Woman forced to travel to New York to abort fetus without skull

A Louisiana woman with a fetus unable to give birth had no choice but to fly to New York for an abortion. Because of the laws in her state that make abortion illegal.

36-year-old Nancy Davis terminated her pregnancy on September 1. After two and a half months of pregnancy, I learned that the fetus had been infected with Karan. Acrania is a rare condition in which a baby’s skull does not form inside the womb. The condition is fatal.

Doctors advise abortion

Doctors told Davis that if she were to give birth to the baby, he would only survive for a short time. Maybe anywhere between a few minutes to a week. Several physicians in Louisiana advised Davis to have an abortion, but doctors there were unable to perform the operation due to the recent coup in Rowe in Wade.

“Basically, they said I had to hold my child to bury my child,” Davis said. “They seemed confused about the law and afraid of what would happen to them.”

Any doctor in Louisiana who performs an abortion on a patient would face up to 15 years in prison.

The only abortions allowed by the state are if the patient is at risk of death or impairment in the pregnancy. Unfortunately, when the fetus has an abnormality, the patient must continue the pregnancy. Rape and incest are also excluded.

The effects of the heart of Raw vs. Wade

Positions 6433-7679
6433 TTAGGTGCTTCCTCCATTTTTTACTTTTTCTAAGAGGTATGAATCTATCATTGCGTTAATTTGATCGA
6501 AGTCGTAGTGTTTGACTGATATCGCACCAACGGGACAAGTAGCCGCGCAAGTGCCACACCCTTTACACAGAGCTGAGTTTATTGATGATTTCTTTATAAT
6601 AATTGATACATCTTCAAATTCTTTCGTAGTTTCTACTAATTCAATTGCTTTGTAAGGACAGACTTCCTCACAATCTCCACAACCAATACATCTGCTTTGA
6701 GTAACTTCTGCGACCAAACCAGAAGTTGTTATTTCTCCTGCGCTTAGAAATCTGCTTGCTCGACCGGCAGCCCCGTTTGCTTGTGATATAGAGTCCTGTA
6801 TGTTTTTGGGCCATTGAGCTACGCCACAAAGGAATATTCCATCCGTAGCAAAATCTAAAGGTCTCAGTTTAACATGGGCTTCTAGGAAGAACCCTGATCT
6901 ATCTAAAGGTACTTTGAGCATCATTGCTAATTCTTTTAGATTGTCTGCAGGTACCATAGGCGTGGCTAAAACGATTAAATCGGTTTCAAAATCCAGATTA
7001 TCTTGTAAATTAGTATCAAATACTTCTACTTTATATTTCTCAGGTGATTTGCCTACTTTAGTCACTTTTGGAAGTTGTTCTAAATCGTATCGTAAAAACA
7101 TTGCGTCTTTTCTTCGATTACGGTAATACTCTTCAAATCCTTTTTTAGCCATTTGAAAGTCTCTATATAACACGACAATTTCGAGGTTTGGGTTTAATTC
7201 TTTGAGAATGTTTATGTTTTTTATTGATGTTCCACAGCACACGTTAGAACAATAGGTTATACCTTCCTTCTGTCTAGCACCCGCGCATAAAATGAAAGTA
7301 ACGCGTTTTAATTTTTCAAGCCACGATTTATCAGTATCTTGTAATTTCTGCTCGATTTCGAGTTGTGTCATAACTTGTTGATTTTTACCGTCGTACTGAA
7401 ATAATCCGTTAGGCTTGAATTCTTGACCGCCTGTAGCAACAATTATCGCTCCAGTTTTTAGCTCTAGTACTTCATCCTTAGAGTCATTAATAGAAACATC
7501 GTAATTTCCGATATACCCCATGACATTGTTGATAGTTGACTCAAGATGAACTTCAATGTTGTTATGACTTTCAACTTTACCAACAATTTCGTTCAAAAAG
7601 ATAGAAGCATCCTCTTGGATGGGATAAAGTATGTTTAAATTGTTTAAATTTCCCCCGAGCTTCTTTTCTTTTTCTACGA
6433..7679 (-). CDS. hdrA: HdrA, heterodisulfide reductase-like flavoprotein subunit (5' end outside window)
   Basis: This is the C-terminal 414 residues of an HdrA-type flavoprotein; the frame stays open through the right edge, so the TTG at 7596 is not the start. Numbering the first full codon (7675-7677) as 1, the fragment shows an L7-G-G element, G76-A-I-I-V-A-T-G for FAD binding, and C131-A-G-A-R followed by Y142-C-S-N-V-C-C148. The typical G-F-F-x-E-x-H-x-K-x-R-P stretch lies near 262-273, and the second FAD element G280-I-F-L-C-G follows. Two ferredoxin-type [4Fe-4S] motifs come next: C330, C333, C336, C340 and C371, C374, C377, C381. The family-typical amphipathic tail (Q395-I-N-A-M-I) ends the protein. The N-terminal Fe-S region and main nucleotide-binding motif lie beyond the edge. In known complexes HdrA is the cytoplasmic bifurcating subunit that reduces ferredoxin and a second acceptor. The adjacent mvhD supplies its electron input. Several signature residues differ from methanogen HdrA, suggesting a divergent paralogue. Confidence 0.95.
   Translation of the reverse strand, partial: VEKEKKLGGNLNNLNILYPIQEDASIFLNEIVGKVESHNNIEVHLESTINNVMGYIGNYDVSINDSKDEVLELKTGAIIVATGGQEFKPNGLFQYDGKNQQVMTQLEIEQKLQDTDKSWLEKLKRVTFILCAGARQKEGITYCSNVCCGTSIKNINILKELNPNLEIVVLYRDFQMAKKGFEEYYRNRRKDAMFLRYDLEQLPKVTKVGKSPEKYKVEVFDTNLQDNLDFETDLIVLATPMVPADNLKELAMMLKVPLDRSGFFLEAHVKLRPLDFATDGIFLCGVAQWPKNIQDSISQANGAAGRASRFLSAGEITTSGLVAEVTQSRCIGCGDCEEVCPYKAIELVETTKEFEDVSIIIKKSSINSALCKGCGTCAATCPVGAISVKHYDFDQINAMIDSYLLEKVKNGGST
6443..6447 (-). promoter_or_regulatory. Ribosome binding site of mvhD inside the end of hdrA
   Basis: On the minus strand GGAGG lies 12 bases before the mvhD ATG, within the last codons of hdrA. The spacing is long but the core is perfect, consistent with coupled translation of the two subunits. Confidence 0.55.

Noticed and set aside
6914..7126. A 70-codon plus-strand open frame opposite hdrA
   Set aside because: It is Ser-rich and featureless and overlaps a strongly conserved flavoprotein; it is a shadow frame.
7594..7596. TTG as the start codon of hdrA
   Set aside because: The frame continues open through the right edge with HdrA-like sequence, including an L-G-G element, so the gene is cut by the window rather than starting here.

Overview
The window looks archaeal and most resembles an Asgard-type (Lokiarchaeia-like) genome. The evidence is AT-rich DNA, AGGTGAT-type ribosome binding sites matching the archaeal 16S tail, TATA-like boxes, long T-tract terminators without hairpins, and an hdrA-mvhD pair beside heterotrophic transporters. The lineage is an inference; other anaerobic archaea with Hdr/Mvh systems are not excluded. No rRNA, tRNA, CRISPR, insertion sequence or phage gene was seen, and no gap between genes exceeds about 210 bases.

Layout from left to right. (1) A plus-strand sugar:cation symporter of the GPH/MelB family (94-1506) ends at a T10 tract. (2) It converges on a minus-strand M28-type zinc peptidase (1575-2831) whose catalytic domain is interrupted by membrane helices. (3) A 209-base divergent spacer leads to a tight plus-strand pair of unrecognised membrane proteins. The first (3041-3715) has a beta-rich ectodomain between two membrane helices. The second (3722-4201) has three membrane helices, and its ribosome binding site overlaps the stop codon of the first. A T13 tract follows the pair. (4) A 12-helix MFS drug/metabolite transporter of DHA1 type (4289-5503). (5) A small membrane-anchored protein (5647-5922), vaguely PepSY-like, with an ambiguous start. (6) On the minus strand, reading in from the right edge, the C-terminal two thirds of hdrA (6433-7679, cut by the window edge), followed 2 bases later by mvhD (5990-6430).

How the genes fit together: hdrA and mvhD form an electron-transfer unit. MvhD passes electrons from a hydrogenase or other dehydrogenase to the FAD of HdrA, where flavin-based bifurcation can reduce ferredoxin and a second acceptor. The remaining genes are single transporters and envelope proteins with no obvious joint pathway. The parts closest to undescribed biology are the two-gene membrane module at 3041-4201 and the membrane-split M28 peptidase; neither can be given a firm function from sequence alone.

However, during the time Davis was seeking an abortion, Louisiana’s laws were heavily criticized by both Davis and abortion rights advocates for being vague and confusing.

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When Davis was looking for a doctor in Louisiana to perform an abortion, many abortion rights advocates believed that the new laws weren’t clear. In fact, many advocates across the country find the new laws confusing.

“Miss. David’s attorney, Ben Crump, said, “Davis was among the first women caught in the crosshairs of Louisiana’s rush to restrict abortion, but she won’t be the last.”

Currently, about a dozen states have banned abortions entirely regardless of the stage of pregnancy. Although some of these states accept cases such as rape or incest, they are not so in Louisiana.

Recently, the New Orleans City Council is directing law enforcement not to use city resources to enforce the ban and to make it “the lowest priority for implementation.”

Since June, when the Supreme Court dropped Roe v. Wade, Democratic and Republican leaders have been feuding within red states across the country.

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